That the new Nissan Navara is better than the old one goes without saying. But the old Navara was already a pretty good truck. Good handling, powerful motors, a spacious cabin, and Nissan's traditionally excellent air-conditioning made it one smooth operator. So much so that even motoring journalists were buying them.
But the general market is a bit more fickle than motoring enthusiasts, and the Navara never quite matched the runaway sales success of its prime competitors, despite being arguably superior in many areas. This new Navara thus has everything to play for in a fast-maturing and crowded pickup market. And with a retuned engine and a first-in-class coil-sprung rear axle, the Navara's got a lot going for it. Let's break down the differences.
The Navara's tough-looking exterior combines traditional elements, such as the strong grille and the boxy silhouette, with modern Nissan style signatures such as the muscular front shoulder line, those sculpted flanks and that swoopy greenhouse. The result is a truck that stands out in a crowd, especially in the orange paint worn by our 4x4 VL unit. Beyond that, big 18-inch wheels and a funky integrated tailgate spoiler make the Navara the sportiest-looking truck around. It certainly has enough decals to qualify as a racer, with big, bold graphics detailing a laundry list of technological goodies plastered across its flanks.
From the X-Trail to the Altima to the Navara, Nissan has this "Zero-G" seat thing down. The front buckets are comfortably supportive on both long trips and dirt trail runs. The cabin has always been big, but this bigness is now wrapped in a modern car-like cabin with car-like ergonomics and interior materials. The only real nit here is the oversized center pad on the steering wheel. Accidentally honking the horn during parking maneuvers happened to us quite a lot over the course of the week. Beyond that, there are few trucks in this class that look and feel this good inside.
The retuned YD25DDTI boasts 187hp and 450Nm, the most of any 2.5-liter model in the class. While it takes a moment or two to catch its breath, acceleration feels great, with the same appetite for revs as the old motor--nearly 5,000rpm on the dial--but without the on-off boost of the old turbo. The wider powerband finally makes the Navara quicker than that other 2.5-liter dragster, the Strada. The seven-speed gearbox shuffles along nicely, too, keeping revs tame on the highway and actually kicking down when you want to overtake. The manual shift mode feels almost superfluous here. Fuel economy is rather typical of a big, powerful 4x4 pickup, at 6-7km/L in traffic and around 16km/L on the highway. We expect it to get better as the engine breaks in.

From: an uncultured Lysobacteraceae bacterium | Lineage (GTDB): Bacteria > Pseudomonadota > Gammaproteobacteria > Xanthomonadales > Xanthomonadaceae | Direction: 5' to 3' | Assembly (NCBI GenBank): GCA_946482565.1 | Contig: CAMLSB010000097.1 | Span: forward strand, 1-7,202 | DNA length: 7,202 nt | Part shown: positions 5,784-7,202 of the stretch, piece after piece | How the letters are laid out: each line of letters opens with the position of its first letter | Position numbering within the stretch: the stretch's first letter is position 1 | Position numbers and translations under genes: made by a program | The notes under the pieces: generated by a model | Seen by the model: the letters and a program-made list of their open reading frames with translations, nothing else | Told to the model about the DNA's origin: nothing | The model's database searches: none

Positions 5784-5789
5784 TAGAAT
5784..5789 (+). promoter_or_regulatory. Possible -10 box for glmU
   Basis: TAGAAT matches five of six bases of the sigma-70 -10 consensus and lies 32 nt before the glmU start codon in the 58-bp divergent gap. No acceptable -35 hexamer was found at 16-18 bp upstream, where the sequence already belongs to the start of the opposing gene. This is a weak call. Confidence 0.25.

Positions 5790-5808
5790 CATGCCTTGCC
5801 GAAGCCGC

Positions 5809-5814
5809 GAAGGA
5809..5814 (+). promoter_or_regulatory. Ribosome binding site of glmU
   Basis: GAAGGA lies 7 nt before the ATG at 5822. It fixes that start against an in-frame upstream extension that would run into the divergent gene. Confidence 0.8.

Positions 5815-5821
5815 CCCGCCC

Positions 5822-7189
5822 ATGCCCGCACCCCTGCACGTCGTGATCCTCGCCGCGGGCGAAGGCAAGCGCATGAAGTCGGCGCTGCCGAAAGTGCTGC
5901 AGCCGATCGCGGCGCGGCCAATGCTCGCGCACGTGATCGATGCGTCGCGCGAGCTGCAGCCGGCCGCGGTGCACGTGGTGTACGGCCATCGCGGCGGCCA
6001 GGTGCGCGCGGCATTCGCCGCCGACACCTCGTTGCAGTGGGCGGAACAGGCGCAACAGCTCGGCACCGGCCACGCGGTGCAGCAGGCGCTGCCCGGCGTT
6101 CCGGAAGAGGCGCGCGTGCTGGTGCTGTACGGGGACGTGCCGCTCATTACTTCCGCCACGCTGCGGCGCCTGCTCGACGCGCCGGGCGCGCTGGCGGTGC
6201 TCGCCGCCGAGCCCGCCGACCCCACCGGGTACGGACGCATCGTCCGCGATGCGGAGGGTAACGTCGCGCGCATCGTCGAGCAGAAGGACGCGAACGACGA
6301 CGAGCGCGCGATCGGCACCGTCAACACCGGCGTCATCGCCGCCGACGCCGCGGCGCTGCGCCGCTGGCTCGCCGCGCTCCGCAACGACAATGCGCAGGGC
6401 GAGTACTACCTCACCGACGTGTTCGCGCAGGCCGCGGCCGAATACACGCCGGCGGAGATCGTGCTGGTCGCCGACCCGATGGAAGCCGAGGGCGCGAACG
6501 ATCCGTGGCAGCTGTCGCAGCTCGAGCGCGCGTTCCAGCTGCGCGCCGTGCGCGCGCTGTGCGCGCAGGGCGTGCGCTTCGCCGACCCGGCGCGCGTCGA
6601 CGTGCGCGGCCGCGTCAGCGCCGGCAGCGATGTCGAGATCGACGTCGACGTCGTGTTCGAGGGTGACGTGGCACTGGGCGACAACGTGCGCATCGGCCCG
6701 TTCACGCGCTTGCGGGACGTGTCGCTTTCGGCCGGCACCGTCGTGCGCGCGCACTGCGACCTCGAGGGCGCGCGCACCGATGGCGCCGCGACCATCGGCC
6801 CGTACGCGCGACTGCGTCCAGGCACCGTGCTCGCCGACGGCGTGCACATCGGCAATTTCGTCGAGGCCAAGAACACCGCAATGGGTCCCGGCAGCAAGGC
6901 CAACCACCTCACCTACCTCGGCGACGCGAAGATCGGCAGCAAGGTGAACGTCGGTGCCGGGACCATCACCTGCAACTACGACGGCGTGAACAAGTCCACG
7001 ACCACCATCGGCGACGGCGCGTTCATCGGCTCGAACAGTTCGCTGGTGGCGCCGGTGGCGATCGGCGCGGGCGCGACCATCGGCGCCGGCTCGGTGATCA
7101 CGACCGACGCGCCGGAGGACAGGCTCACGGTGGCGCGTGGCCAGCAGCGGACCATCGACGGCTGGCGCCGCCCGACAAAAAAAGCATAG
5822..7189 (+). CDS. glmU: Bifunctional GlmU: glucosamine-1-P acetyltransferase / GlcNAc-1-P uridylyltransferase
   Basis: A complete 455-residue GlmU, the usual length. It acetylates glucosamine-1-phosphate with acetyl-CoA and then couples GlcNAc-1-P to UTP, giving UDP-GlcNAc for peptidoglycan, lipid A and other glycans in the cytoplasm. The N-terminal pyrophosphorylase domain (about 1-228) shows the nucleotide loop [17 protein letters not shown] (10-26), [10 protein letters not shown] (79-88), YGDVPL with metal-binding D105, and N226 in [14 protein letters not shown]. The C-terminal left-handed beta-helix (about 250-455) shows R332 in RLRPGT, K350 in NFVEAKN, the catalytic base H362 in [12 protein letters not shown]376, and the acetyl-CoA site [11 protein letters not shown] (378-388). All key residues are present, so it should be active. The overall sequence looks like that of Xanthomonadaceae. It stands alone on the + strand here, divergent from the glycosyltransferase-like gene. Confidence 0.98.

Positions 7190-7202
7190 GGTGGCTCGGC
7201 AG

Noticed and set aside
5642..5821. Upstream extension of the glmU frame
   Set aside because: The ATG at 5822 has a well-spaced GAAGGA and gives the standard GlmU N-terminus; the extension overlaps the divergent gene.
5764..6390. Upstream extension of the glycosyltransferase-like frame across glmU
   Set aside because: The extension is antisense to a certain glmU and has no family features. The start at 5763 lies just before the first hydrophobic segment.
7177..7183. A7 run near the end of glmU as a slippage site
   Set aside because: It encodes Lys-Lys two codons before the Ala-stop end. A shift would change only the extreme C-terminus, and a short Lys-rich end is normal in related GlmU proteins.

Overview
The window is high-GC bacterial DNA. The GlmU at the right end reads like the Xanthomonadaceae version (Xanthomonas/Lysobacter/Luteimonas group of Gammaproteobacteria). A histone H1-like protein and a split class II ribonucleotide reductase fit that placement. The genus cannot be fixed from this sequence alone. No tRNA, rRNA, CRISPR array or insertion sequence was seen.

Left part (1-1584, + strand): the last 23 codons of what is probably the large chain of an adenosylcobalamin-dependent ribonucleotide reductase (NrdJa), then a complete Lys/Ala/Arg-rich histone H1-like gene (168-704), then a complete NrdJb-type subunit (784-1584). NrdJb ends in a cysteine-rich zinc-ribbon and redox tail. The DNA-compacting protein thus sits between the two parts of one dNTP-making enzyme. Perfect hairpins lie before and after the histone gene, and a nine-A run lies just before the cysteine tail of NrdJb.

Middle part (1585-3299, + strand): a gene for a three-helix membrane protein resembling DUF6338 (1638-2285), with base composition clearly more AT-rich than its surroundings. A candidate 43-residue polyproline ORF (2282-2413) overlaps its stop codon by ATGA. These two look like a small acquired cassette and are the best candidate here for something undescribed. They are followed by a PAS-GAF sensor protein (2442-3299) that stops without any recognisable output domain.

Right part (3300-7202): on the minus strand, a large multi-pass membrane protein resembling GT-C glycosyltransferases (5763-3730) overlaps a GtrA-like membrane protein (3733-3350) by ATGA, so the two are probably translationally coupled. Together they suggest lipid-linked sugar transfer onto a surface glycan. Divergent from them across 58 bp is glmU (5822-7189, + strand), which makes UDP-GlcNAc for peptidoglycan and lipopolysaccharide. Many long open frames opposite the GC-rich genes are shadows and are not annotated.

RIDE AND HANDLING
Much has been said about the Navara's new coil-spring rear suspension setup. While there's no disguising that those springs are still attached to a live axle, ride comfort takes a huge step up. Well-matched dampers and bushings absorb wheel judder in stride, and any errant body motion that still reaches the cabin is nullified by those Zero-G seats. There does seem to be more body roll than before, but the rear axle no longer skips or hops through bumpy turns.
The Navara does have one serious Achilles heel, however: parking. The otherwise light steering feels unconscionably heavy and long-geared at low speeds, and the turning circle is gigantic. The curvy hood also makes judging the front corners a bit tricky. Thank goodness for the rear-view camera. This is a truck that you will want to back up into every parking space!
The Navara does lack a few niceties. Leather is not on the menu, sorry. There's also no bedliner or bin liner under the rear seats. On the bright side, it does have steering audio and phone controls, mutliple full-color digital infotainment displays, as well as that parking camera. You also get electronic stability control, hill assist and electronic limited slip functionality to aid you off the road. The full suite of LED lighting, including LED projector headlights, is also a pretty groovy touch.
I'd like to declare the new Navara a runaway winner, but I can't. The competition in this field is just that tight. But you'd be hard-pressed to find a better city slicker with a bed, and this big boy certainly has the chops to go toe to toe with the American 200hp club in terms of outright grunt. Beyond that, it pushes the technology envelope for the pickup class, and for an incredibly reasonable price, too. Only a few missing features keep it from being perfect. So maybe it's not a runaway winner, but it's a toss-up as to where in the top two slots it falls into in this crowded field. Whatever truck you put it up against, it will know it's been in a bloody fight. Now, how about that seven-seat version, Nissan?
SPECS: NISSAN NAVARA 4x4 VL AT
Engine: 2.5-liter common-rail turbodiesel
Transmission: 7-speed automatic
Power: 187hp @ 3,600rpm
Torque: 450Nm @ 2,000rpm
Drive layout: 4WD
Photos by Niky Tamayo